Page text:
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The Country Session on Tanzania focused on the Tanzania National Development Vision and discussed emerging research issues. The presentations in this slideshare are from Christopher Adam, Pantaleo ...

The Country Session on Tanzania focused on the Tanzania National Development Vision and discussed emerging research issues. The presentations in this slideshare are from Christopher Adam, Pantaleo Kessy, Martina Kirchberger and Mujobo Moyo.

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Growth Week 2011: Country Session 5 - Tanzania Presentation Transcript

  • 1. The East African Monetary Union: Progress and Challenges IGC Growth Week, 20 September 2011Christopher Adam – Oxford and IGCPantaleo Kessy – Bank of TanzaniaStephen A. O’Connell – Swarthmore and IGC
  • 2. Outline1. Context, background and initial conditions2. Pre-conditions for effective monetary union3. Transitional Arrangements • Options • Capital mobility and a grid system • Design considerations • Exit options
  • 3. Part I: Background
  • 4. 1948 The new EACThe EA High 2001Commission KenyaKenya TanzaniaTanganyikaUganda Uganda 2007 Burundi Rwanda1967The EAC 2010Kenya CommonTanzania MarketUganda Protocol Targets 20121977 MonetaryThe EAC UniondisbandsKenyatta 2015Nyerere PoliticalIdi Amin Federation
  • 5. Milestones• The Treaty for the establishment of the (new) EAC was signed on November 1999 and the EAC was formally launched in January 2001. The treat provides for the following stages for economic and political cooperation:• (1) East Africa Custom Union • Established in 2005 focusing mainly on merchandise trade• (2) EAC Common Market (free movement of factors of production - labour and capital) • The Protocol on the Establishment of the EAC Common Market entered into force on 1st July 2010• (3) East Africa Monetary Union [EAMU] • EAC member states are currently working towards an agreement on a protocol for a monetary union by 2012• (4) EAC Political Federation • No time set yet – some indications of 2015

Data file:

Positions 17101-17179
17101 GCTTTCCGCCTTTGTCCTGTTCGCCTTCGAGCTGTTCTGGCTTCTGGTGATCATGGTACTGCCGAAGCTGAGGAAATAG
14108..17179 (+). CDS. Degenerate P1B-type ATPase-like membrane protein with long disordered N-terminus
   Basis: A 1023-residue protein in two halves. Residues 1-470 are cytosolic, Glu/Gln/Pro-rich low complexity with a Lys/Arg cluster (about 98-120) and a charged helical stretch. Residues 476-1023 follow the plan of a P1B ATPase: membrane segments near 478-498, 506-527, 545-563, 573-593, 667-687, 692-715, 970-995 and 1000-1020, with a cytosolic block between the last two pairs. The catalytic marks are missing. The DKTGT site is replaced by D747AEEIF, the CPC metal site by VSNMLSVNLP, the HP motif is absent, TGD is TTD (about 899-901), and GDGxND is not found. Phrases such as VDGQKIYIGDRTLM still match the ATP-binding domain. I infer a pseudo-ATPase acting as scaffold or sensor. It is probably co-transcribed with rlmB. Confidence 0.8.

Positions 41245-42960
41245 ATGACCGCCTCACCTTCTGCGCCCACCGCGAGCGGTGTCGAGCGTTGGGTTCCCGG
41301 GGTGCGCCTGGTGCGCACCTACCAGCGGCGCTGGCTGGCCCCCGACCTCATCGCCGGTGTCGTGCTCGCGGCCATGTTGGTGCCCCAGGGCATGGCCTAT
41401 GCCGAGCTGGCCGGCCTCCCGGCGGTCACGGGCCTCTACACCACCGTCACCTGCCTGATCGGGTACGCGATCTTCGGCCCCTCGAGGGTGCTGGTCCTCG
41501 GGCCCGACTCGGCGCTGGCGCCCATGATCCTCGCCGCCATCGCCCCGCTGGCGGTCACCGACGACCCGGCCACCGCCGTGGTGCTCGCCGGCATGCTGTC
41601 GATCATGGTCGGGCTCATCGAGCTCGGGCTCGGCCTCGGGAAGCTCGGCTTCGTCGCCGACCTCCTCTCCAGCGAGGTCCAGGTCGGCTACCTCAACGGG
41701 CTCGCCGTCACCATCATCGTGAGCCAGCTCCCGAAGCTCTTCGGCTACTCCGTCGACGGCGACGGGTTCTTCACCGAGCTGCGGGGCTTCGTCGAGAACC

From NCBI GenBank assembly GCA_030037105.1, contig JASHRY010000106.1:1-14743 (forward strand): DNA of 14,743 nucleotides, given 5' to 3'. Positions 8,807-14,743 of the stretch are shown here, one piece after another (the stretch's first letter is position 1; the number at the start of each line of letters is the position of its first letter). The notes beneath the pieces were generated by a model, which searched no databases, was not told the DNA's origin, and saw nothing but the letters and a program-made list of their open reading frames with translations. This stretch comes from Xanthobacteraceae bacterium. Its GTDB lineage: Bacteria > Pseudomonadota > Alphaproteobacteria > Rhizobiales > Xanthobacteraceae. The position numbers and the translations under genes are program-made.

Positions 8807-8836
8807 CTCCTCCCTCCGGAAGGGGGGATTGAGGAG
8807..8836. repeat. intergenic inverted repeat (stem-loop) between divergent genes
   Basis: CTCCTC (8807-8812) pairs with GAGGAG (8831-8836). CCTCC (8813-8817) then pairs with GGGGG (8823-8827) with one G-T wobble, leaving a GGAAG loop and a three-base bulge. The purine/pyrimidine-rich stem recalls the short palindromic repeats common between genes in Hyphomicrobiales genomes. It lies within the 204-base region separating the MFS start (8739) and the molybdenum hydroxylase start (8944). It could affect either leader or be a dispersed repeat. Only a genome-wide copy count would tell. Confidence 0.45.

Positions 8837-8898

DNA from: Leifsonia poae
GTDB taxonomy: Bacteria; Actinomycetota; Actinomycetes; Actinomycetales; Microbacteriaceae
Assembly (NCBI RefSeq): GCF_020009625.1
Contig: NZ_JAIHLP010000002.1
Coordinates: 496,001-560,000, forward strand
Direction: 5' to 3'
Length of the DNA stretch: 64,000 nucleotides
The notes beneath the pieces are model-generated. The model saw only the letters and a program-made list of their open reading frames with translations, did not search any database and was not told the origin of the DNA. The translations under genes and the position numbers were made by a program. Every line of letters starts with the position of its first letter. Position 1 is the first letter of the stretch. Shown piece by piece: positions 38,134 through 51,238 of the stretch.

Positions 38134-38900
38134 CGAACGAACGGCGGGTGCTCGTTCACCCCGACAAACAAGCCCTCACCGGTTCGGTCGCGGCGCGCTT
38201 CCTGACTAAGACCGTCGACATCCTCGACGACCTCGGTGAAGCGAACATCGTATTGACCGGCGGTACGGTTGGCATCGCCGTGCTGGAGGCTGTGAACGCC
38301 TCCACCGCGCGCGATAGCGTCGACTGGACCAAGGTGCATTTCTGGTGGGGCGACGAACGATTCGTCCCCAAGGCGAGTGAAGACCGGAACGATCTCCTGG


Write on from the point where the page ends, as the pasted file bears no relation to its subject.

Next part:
• 6. EAC Basic Indicators Share of Head- Share of Real GDP Exports of Popula- EAC5 GDP count agricul- Trade Net ODA per capita goods andCountry tion at official poverty ture in deficit (% of ($2005 services (millions) exchange rate (at GDP (% GDP) imports) PPP) (% GDP) rates nat P-line (%)Burundi 356 8.3 1.8 68.1 34.8 10.7 36.2 102.0Kenya 1,428 39.8 39.7 46.6 22.6 25.2 13.1 15.4Rwanda 1,032 10.0 7.1 56.9 34.2 11.7 17.5 61.0Tanzania 1,237 43.7 29.7 35.7 28.8 23.2 11.9 37.2Uganda 1,105 32.7 21.7 31.1 24.7 23.4 11.2 32.0 additional macro indicators Present Gov’t CPI Per-capita ER depr Reserves value of Total debt deficit incl inflation M2 growth rate, (monthsCountry external service grants rate (% GDP) 2005-09 2005-10 of debt (% XGS) 2007-09 2005-09 (%) (%) imports) (% GNI) (% GDP) (%)Burundi 36.7 13.4 13.3 7.2 -4.1 12.0 7.2 7.2Kenya 42.7 19.4 5.0 4.0 -4.4 14.0 4.0 4.0Rwanda 16.2 8.3 4.7 5.8 -1.3 10.6 5.8 5.8Tanzania 28.8 13.5 3.5 5.3 -3.5 8.4 5.3 5.3Uganda 20.6 8.2 2.0 6.4 -2.1 9.4 6.4 6.4Source: World Bank, World Development Indicators. All except KEN are HIPC countries.
  • 7. EAMU – anticipated benefits• EAMU will replace the five individual country currencies with a common currency, to be managed by an East African Central Bank (EACB).• The proposed EAMU, may potentially offer economic benefits to the region: – Elimination of intra-union exchange risk in trade and finance – Larger and more competitive market => more attractive to domestic and foreign investment – (Enforced ) gains in coordinated economic management – Potential political benefits e.g. increased collective political status in the international arena